1906 View of Hong Kong from the harbour | Gwulo: Old Hong Kong

1906 View of Hong Kong from the harbour

1906 View of Hong Kong from the harbour

When: This comes from a collection of photos taken around the time of the 1906 typhoon, so I'll assume 1906 as the date.

Where: We're looking at the new Praya (Connaught Road) stretching from Pedder Street on the left across to Queen Victoria Street on the right, with mid-levels in the distance behind it.

What: Zoom in to the buildings on the left, we'll take a look along the seafront.

We can just see a sliver of King's Building on the far left, with the slightly taller Mansions Building (later renamed 'Union Building') next door. They both opened in 1905, so they are almost brand new. If you looked east (left) from here, the buildings on the newly reclaimed land were almost all complete. The Supreme Court Building was still under construction, but otherwise the area was built up in a very short time.

West of Pedder Street, construction was moving at a slower pace. You can see a mass of bamboo poles rising up. They mark the site where the new General Post Office is being built. Above the bamboo we can see the Hong Kong Hotel in the background, still able to claim a sea view ... if you lean your head out of the right window.

The dark structure in front of Mansions Building is Blake Pier. It had a matshed shelter built over it in 1903 to keep off sun and rain. No sign of it here though. It was destroyed during the 1906 typhoon, so this must be a post-typhoon photo.

West of the GPO are the 9 arches of Nos 15-23, Connaught Road. (Note the numbers don't increase in 2's as road numbers usually do. There weren't any buildings across the road - just sea! So the building numbers increase 15 - 16 - 17 - etc.) The first three belong to a single company. I can't make out the company name, but the middle sign says they are 'Ship Chandlers', providing supplies to the many ships visiting Hong Kong.

Next a break for Douglas Street, then another building with the bamboo up. This one looks nearly finished though.

Next runs a long row of identical buildings. It's interesting to see that in just a short distance we've gone from the ornate buildings to something much plainer. This building runs right along to Pottinger Street.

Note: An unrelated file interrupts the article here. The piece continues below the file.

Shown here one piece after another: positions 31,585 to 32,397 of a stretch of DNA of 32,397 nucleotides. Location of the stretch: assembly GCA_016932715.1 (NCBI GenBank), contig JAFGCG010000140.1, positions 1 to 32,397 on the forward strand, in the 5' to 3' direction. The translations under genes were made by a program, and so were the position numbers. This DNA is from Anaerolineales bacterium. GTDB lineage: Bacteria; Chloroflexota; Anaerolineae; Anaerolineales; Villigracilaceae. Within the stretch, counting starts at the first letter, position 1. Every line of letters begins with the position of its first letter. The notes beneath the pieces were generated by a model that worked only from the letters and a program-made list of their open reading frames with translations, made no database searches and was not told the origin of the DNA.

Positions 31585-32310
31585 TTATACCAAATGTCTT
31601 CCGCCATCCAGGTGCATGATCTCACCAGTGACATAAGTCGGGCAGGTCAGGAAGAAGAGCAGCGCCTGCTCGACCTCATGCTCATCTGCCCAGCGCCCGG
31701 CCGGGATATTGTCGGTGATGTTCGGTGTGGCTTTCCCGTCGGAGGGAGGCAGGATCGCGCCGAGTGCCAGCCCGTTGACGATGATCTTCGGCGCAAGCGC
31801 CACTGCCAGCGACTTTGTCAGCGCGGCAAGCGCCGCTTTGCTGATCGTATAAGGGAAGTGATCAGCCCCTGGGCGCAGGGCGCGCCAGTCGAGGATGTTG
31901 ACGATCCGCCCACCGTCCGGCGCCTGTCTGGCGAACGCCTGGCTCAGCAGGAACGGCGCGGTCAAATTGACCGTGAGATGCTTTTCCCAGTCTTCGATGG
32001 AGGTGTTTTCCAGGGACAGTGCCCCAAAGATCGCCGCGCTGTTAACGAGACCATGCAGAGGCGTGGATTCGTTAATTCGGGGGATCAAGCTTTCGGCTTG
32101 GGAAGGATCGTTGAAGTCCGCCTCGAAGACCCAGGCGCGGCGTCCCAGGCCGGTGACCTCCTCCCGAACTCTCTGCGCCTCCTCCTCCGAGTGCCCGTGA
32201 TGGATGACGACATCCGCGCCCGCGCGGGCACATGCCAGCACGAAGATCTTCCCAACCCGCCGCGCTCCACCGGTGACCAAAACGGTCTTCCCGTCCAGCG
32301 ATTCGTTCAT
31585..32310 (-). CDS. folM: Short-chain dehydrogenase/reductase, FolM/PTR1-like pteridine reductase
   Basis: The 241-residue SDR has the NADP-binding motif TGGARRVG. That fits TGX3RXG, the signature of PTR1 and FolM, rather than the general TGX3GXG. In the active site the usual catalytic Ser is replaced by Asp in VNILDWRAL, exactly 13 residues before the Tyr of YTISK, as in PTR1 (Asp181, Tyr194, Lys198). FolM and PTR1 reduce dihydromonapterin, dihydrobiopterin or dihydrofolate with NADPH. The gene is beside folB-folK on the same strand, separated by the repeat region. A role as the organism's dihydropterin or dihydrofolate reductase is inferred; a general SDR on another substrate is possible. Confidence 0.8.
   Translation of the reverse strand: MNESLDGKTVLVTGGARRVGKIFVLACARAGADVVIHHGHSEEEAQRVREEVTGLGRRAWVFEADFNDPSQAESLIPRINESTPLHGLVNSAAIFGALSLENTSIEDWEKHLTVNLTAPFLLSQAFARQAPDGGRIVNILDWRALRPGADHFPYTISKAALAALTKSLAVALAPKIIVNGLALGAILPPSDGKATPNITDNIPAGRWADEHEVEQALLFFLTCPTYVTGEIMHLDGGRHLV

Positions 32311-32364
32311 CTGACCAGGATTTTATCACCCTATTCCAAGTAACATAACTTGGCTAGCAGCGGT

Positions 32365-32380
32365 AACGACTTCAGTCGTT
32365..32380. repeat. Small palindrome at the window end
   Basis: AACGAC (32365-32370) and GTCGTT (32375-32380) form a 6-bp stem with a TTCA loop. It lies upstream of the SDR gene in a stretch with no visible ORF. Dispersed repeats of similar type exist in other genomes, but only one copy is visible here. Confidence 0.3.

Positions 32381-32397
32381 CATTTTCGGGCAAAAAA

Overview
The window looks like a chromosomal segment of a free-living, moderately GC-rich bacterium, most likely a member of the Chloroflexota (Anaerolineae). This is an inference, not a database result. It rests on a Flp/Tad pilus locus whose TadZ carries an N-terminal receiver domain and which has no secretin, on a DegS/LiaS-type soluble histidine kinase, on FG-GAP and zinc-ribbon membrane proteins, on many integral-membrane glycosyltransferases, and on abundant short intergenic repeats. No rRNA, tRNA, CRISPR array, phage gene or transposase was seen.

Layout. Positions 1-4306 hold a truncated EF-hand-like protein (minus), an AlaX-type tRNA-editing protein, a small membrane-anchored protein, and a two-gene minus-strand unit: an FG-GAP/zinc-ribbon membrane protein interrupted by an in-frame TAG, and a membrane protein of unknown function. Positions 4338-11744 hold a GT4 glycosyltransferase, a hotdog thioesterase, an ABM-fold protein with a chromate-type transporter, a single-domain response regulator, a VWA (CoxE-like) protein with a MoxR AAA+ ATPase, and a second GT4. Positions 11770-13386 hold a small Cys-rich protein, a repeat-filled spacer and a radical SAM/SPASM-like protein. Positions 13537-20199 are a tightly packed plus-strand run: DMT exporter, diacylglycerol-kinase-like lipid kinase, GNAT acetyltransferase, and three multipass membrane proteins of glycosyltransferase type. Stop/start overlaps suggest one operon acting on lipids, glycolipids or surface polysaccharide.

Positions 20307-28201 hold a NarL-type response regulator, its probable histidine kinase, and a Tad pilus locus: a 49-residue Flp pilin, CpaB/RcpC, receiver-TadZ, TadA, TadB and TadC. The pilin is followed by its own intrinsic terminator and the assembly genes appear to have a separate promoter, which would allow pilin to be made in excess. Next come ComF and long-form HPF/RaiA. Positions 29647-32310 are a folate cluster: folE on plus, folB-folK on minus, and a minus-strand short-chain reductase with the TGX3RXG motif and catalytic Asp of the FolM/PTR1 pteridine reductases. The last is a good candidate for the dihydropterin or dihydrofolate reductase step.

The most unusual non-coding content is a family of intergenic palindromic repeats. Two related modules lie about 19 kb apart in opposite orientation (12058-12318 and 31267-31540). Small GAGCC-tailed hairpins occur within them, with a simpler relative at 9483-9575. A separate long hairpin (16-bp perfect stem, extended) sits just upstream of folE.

The last block in this photo runs to Queen Victoria Street, but so far only one half has been built on. The second half would eventually be built in a very similar style, making it look like a single building.

Over on the far right, we can just make out the Central Market building. Nothing has been built on the reclaimed land in front of it, which is why we can see through to the market back on Des Voeux Road. I'm not sure why, but this piece of land stayed empty for many more years, until the Fire Station was completed here in 1926.

There's a cloud of smoke rising up in front of the market building. That's from a boat tied up at the pier there. It's a ferry, running between Yau Ma Tei and Hong Kong island.

Who: We're too far away to get a good look at anyone, though it's clear the Blake Pier is busy. There's a good crowd on the pier, and a couple of launches moving in to pick up / deliver passengers.

That's what I can spot. What else can you see?

Regards, David

Reference: BA058

Date picture taken (may be approximate): 
Thursday, November 1, 1906
Connections: 

Comments

I can find 14 Conduit Road.  Find Marble Hall, center, very white.  Go to your right and you can see it, straight up from the "." of gwulo.com - wedged in behind Benfica.

In fact, using the 1901 map, I can probably name all the houses up on Conduit and Robinson Road.

The Supreme Court Building (today's Legco) is not in the photo but the Pedder Street Clocktower is visible.

Same photo postcard shot.

1906 Praya Central

Moddsey, great to see another version of this.

If anyone enjoys playing 'spot the difference' between two slightly different versions of the same picture, can you spot the difference between these two? There was a small damaged section in the black & white version which I had to patch using Photoshop.

We've seen postcard & photo versions of the same view a few times now. I think photographers of the time must have offered tourists a cheaper postcard version, or a more expensive photograph version to take home.

Regards, David